Poland based architect Dagmara Obluskasent us images and information about a very interesting architecture project. The unusal design and shape of the Swing house in Warsaw, Poland were the result of the strict guidelines given by the owners.Here is more from the press release we were sent: “To avoid confined spaces with onerous slants, which often become a nightmare roof, the roof is designed with numerous extended dormer windows and niches. This kind of roof allows for a large use without a significant increase in volume. Raise the ceiling in exactly the desired point. Such a solution is suitable for functional reasons, but also has aesthetic values.
The ground floor has been designed primarily as an open-seating area. The bright and spacious atmosphere in the living room is enhanced by the natural colors and shiny materials including mirrors, marble, granite, which reflect both the light from the large windows and artificial lighting point spread in many places. One of the most interesting features is the window in the living room – glazed bay window with height reaching to second floor illuminating not only the ground but also a mezzanine. The attractive balustrade is a smart combination of plasterboard reinforced with steel frame. The column design, which supports the stairs, is another interesting highlight. Decoration placed on the shelves, repeats the theme of stair railings”. So…would you enjoy living in a place like this?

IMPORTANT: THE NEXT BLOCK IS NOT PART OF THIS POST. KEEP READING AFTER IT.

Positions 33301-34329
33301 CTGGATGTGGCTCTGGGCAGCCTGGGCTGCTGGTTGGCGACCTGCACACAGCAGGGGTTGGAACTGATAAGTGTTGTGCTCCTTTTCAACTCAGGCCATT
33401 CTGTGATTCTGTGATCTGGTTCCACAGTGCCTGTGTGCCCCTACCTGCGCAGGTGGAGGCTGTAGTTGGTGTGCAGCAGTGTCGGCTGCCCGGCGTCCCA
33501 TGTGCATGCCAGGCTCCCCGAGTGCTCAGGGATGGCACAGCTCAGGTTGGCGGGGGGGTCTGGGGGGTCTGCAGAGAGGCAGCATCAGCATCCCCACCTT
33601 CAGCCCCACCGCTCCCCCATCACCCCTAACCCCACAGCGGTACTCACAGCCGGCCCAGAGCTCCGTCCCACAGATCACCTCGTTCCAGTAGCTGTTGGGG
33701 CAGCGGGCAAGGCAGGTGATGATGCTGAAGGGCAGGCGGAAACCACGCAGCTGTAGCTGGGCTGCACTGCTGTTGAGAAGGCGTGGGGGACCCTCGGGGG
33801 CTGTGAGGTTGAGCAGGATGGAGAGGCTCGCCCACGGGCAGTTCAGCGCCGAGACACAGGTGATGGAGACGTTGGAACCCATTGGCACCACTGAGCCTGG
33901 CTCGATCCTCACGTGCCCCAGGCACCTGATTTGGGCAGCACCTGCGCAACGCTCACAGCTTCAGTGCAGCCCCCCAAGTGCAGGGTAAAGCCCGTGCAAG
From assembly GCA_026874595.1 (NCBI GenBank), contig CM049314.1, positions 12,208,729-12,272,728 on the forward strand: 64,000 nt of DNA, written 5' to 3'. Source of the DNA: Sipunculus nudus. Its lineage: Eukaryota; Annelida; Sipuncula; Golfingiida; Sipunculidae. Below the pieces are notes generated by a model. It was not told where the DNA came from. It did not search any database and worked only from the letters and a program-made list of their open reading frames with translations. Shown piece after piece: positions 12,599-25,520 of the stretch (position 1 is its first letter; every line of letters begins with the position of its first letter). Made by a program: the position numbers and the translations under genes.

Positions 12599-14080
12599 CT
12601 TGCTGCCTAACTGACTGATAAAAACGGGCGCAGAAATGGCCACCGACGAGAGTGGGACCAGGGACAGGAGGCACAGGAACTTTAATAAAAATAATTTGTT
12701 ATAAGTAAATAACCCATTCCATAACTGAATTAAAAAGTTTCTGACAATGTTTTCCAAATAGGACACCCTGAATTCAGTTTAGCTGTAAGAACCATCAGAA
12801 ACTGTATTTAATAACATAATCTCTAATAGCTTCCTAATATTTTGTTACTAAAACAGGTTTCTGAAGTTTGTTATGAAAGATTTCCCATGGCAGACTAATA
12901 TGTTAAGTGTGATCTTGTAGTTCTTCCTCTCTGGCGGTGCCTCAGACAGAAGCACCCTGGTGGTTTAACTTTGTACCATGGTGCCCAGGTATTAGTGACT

Value for money is not, and never was, the same as being cheap. Value for money means making the most of whatever budget is available. A good example of this is Hayes Primary School in London, by Hayhurst and Co. Having to contend with a tightly controlled 3 million local authority budget, they worked with the existing structure of the primary school to give it a much needed update. A striking polished stainless steel brise-soleil facade installed at the school’s entrance, gives the school’s many different buildings a sense of identity, while new classrooms have been created in a range of shapes and sizes, and are often flooded with natural light
A good building should make you want to look at it. Even if not always liked by passers-by, it should always make them feel something. Manchester Metropolitan’s University’s business school is a building that effortlessly fits this criteria. Indeed for many, the building by Feilden Clegg Bradley Studios is their first taste of the architecture of Manchester as they travel along the arterial road, Mancunian Way. With its distinct ski-slope roof, and glittering mirrored appearance, it provides a flash of silver, and a dazzling break from the dull greys of the motorway, greeting motorists in a slightly space-age way as they enter the city